Two players in particular are going to have quite lofty expectations thrown on them on 2017. In the minors, there’s Gleyber Torres, who more than held his own in a league in which he was almost four years younger than the average age. People are going to expect big things from him going forward, and I suppose I can’t blame them. He’ll be, however, just 20 years old for all of next season. On the Major League side of things, there’s Gary Sanchez.

Rookie of the Decade. (Jim McIsaac/Getty)
Rookie of the Decade. (Jim McIsaac/Getty)

Whatever adjectives you want to use to describe El Gary’s 2016 are fine with me and likely don’t even do it justice. To an even greater degree than Torres, Sanchez tore up a league he wasn’t supposed to yet, forcing himself into AL Rookie of the Year talks despite just two months of playing time. I’m worried that a segment of fans–not the ones who read this site, really–will be disappointed in Sanchez unless he puts up some ridiculous, Mike Piazza-like year. In reality, if Sanchez just repeats what he did this year over a full year, that would be pretty remarkable in and of itself. Offense like that doesn’t come from a catcher too often.

When it comes to players like Aaron Judge, Luis Cessa, and Chad Green, improvement ought to be the expectation. For Cessa and Green, that improvement needs to come in the form of pitching well enough for their roles to be defined. This does and should leave some wiggle room for them to be considered successful in 2017, whether that’s as starters or relievers. For Judge, the improvement needed is obvious: he has to make more contact and cut down on the strikeouts.

Then there’s Luis Severino. I have no earthly idea what to expect from this guy going forward. Were he to bounce back and show his 2015 form more often, I wouldn’t be shocked. Were he to repeat 2016, I wouldn’t be surprised either. But in my gut of guts, heart of hearts, whatever you want to call it, I’m expecting Severino to turn into a reliever by the end of 2017. Maybe that’s overly pessimistic, but…what else can I expect after a year of no consistent third pitch?

(Jim McIsaac/Getty)
(Jim McIsaac/Getty)

The young players in the Yankee organization are the ones that will determine its success in the coming years. With a team less reliant on old talent as those players age out, the performances of the relatively inexperienced will matter all that much more. It’s never easy to set expectations for players and there’s always a range of possibilities; hopefully, they come up more positive than negative.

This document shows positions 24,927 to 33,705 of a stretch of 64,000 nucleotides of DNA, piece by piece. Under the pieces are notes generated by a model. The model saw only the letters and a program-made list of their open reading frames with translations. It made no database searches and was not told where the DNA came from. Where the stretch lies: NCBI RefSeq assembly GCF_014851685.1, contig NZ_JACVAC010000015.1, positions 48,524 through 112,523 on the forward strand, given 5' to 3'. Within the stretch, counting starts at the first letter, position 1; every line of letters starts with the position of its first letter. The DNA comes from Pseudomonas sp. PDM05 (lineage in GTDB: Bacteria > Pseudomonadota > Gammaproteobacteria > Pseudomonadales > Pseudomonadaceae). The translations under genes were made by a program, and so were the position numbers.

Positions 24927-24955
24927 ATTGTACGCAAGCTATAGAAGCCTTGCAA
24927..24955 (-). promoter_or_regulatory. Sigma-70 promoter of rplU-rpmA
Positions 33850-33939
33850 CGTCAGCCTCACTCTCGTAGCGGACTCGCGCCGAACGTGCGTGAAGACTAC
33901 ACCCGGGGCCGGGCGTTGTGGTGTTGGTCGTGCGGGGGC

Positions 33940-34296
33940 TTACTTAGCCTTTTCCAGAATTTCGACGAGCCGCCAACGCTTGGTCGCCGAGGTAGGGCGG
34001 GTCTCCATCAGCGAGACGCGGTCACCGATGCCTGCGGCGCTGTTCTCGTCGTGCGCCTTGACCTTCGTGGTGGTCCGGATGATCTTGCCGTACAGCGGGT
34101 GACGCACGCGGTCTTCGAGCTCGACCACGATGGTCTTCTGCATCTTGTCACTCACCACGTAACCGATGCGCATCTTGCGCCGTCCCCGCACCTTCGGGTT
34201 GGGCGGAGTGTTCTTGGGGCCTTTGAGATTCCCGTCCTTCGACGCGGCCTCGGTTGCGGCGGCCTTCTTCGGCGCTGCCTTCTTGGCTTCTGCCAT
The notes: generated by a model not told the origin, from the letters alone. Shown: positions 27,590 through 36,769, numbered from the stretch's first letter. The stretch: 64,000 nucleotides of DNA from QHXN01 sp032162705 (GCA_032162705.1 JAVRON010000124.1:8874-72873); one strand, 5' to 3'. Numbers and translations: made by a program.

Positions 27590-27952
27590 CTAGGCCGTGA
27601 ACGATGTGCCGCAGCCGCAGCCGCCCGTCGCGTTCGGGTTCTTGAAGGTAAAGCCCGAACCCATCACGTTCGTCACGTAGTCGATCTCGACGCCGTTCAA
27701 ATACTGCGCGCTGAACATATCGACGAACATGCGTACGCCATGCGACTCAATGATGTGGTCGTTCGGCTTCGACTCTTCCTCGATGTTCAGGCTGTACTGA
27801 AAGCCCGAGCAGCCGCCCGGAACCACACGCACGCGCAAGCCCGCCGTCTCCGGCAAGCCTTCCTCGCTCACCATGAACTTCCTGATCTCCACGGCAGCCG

Luis Severino’s Big Step Back [2016 Season Review]

(Presswire)
(Presswire)

For all the attention the Yankees received this year for selling at the deadline and going young in the second half, the youth movement actually started last season. Rather than make a trade to aid the 2015 postseason push, the Yankees called up some of their very best prospects and gave them prominent roles in the final two months of the season. That was a change from the previous, oh, two decades or so.

No young player received a more prominent role in the second half last season than Luis Severino, who stepped into the rotation and gave the Yankees eleven high-quality starts. The then-21-year-old had a 2.89 ERA (4.37 FIP) in 62.1 innings and established himself as a fixture in the 2016 rotation. Rather than build on that success this year, Severino took a step back in almost every single way this past summer.

Seven Starts in the Show

Despite a rough first outing, Severino was very good in Spring Training, leaving no doubt that he belonged in the rotation. He actually started the fourth game of the season — there were some folks pining for an Opening Day start — ahead of CC Sabathia, which tells you what the Yankees thought of Severino (and Sabathia).

Severino’s first start of the season was not good. Not terrible, but not good either. He allowed three runs on ten hits in five innings against the Tigers, including four consecutive singles in the fourth inning. One bad start is one bad start. It happens to everyone. But then, next time out, Severino got hit hard again, this time allowing four runs on eight hits and a walk in 5.2 innings.